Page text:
Even when other farmers eventually showed up with X, Y or Z too, she could thrive without lowering her price. The profit margins are already so slim for farmers.

“What I found was that because I developed this cachet, there was this bond with my customers early on,” Coleman said. “If they knew they could get a consistent and reliable product, that meant far more to them then a dollar,” Coleman said.

“It’s like any product out there,” she added, “iPhones, whatever. If they know what to expect, people are going to go for it no matter what the price difference is.”


They say April is the cruelest month (or T.S. Eliot did), but for Leigh Hallett, the executive director of the Maine Federation of Farmers’ Markets, March was a lot crueler. For local produce, she was down to cabbage – carrots at her Bangor market ran out in February. So off she went to the supermarket. Where she bumped into farmers Stew Smith and his wife Sarah Redfield of Lakeside Farms. “We were all wandering around the produce aisle,” she said. “It was just sad.”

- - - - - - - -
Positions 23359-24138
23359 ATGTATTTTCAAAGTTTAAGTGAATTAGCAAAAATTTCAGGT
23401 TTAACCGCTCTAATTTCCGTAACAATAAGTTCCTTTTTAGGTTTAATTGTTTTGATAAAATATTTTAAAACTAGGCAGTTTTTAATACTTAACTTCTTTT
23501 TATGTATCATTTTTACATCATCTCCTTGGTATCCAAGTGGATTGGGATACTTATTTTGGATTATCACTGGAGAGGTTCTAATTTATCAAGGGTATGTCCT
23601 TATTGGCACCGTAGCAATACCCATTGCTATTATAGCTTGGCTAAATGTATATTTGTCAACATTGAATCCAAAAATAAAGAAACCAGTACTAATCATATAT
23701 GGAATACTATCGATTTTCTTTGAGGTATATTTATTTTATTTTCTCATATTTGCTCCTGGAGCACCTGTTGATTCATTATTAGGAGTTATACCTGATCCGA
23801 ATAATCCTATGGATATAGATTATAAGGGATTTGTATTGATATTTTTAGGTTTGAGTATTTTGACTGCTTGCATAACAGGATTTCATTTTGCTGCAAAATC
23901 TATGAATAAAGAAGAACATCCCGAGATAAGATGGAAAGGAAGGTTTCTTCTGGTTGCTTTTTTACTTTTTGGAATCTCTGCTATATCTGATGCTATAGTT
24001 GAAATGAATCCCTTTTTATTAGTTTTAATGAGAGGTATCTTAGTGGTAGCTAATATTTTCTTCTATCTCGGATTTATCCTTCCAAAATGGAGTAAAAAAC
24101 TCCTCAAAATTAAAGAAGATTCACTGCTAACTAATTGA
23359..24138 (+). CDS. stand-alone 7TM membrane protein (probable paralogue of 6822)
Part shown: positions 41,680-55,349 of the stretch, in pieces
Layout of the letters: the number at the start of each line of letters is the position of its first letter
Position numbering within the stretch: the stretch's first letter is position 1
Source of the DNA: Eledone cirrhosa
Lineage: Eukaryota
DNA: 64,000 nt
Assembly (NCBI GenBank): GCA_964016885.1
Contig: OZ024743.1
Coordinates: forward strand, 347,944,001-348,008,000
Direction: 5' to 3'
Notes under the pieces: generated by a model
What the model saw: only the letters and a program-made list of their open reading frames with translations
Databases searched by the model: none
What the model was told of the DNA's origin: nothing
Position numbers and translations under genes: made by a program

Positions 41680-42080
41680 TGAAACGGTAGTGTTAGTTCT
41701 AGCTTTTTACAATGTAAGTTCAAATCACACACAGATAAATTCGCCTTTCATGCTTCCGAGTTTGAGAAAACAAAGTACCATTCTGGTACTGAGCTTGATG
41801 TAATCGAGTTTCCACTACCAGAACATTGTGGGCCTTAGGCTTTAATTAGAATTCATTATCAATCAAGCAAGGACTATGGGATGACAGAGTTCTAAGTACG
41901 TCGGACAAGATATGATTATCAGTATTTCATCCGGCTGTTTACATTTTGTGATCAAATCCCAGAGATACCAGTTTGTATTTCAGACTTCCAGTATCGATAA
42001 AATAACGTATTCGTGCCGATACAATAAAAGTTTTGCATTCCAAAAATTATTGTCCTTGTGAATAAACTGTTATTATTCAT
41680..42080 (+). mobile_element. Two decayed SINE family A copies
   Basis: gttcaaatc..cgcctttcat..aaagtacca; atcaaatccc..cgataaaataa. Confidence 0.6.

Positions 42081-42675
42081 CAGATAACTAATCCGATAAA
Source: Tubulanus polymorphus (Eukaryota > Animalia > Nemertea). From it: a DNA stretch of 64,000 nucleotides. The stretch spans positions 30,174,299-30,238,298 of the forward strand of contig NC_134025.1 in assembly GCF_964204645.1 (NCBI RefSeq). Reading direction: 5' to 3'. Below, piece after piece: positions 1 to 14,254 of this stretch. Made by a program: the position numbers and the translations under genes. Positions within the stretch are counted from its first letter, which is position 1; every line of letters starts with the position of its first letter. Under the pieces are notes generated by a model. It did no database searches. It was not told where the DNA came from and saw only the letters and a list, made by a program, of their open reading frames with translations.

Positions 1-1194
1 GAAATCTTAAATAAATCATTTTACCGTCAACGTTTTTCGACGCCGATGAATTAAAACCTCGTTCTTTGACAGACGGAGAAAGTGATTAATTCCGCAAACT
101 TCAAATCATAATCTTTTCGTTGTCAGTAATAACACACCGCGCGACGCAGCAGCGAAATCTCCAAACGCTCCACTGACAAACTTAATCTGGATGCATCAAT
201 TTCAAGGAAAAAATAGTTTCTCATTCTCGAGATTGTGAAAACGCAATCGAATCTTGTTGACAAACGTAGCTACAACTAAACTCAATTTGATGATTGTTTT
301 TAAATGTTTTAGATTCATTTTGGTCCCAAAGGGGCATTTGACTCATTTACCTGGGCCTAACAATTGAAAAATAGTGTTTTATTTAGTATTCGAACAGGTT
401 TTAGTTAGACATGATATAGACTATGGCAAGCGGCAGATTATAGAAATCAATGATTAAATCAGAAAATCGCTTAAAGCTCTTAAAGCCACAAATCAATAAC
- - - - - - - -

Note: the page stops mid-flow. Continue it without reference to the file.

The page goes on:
The produce aisle might feel sad in spring, but the first outdoor farmers markets of the season are not exactly bountiful. Customers eager for full-blown summer crops are one of the reasons that during planning meetings over the winter Hallett regularly heard discussion of getting crops to market faster.


“The next month turns into mostly seedlings and stuff,” said Frank Giglio, who lives outside of Belfast and is a regular shopper at the local farmers market. He has a small seasonal farm of his own where he gives cooking classes, so he needs a variety of foods. “It’s onions and spinach and potatoes and then around June, it finally takes off.”